The president of the University of California says the obvious: In almost any form, online ed ain’t much good. It’s especially pointless (and expensive) for the people the for-profit tax syphons go after most aggressively: Those most in need of a good in-person education. Our most vulnerable, most badly-served, remedial students.
But Napolitano goes beyond this.
The courses are also proving difficult for those trying to meet lower-division college requirements. Online courses may indeed prove to be useful, she said, but more as a way to augment upper-division work for students who are already deeply engaged in their subject matter.
And franchement, if you’re deeply engaged in a subject, you’ll just feel insulted by the online treatment. By definition there’s no intensity, so real interaction, no subtlety, available in this format. That’s why in many courses almost everyone drops out:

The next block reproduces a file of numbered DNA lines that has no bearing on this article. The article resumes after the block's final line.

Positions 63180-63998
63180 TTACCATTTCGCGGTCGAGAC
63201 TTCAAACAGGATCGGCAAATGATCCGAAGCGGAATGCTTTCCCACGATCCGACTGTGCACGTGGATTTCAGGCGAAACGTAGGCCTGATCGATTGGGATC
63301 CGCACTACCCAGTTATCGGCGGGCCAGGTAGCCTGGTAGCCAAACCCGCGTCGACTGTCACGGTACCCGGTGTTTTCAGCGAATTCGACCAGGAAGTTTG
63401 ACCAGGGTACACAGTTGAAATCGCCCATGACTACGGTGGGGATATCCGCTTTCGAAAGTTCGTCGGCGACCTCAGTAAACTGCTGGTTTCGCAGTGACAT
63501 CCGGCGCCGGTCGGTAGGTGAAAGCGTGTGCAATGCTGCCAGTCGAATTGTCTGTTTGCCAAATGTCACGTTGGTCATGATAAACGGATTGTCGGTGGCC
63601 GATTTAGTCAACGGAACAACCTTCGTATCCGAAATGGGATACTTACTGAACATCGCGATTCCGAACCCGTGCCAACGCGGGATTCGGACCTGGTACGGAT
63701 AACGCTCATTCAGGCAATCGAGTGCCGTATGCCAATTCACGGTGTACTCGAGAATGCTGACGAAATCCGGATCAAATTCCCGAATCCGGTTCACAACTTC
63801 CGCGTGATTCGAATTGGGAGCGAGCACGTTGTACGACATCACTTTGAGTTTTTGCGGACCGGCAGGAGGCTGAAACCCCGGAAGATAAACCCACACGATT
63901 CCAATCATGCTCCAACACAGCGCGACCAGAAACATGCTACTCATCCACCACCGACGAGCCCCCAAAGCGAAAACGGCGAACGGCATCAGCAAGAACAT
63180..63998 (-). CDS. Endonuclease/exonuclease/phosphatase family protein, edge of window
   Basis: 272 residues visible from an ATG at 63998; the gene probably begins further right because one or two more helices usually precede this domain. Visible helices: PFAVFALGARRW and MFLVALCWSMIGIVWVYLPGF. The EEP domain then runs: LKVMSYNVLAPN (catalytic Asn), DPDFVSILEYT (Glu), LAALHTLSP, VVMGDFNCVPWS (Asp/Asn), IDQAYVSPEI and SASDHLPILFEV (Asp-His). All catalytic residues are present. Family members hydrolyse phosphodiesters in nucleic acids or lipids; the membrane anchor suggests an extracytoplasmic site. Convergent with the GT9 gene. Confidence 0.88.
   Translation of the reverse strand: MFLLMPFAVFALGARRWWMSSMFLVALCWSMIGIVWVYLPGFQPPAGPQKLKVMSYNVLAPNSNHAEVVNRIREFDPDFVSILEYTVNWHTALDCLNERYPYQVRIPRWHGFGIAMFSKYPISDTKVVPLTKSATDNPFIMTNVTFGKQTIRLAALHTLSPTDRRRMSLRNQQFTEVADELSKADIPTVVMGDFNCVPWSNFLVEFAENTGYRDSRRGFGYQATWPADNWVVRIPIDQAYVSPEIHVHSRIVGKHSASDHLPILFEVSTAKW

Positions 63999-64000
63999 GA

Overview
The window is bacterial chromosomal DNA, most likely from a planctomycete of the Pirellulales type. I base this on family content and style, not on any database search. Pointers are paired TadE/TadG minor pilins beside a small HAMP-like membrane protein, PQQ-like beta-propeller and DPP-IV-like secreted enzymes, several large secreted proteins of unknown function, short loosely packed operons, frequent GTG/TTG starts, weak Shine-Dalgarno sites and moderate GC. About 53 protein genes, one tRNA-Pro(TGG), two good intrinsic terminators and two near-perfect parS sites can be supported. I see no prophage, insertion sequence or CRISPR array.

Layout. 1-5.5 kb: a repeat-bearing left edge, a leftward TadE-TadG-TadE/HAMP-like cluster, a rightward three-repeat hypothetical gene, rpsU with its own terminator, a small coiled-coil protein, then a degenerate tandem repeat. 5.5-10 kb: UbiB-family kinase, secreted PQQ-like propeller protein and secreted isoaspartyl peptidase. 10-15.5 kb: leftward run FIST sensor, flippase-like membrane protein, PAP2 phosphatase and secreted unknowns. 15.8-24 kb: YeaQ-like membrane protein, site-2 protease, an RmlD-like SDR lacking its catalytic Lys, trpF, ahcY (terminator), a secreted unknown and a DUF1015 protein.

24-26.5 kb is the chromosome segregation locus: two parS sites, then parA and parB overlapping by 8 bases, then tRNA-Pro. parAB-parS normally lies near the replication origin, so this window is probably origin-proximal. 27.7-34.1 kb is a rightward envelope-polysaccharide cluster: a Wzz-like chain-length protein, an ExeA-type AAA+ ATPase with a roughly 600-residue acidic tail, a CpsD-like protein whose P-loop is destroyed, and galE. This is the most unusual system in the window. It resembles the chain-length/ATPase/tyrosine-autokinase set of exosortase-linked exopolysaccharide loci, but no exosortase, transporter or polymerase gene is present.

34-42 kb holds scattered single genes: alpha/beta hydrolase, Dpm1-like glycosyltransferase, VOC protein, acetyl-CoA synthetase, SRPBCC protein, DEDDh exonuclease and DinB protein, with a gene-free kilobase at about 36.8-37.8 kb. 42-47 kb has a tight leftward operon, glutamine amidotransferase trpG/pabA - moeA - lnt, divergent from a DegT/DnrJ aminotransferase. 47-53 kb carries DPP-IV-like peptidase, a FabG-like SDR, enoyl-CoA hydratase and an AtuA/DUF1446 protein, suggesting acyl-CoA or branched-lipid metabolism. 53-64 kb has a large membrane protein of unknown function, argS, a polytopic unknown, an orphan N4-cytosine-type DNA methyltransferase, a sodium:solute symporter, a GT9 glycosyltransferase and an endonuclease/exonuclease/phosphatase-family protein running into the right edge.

[A] study released late last year by the University of Pennsylvania Graduate School of Education showed that only about 4 percent of those who register for an online course at Penn complete it, even though the courses are free.
The New York Times looks at high school online courses.
[A]round the country skeptics say online courses are a stealthy way to cut corners… The fastest growth has been in makeup courses for students who failed a regular class. Advocates say the courses let students who were bored or left behind learn at their own pace.
But even some proponents of online classes are dubious about makeup courses, also known as credit recovery — or, derisively, click-click credits — which high schools, especially those in high-poverty districts, use to increase graduation rates and avoid federal sanctions.
“I think many people see online courses as being a way of being able to remove a pain point, and that is, how are they going to increase their graduation rate?” said Liz Pape, president of the Virtual High School Global Consortium. If credit recovery were working, she said, the need for remedial classes in college would be declining — but the opposite is true.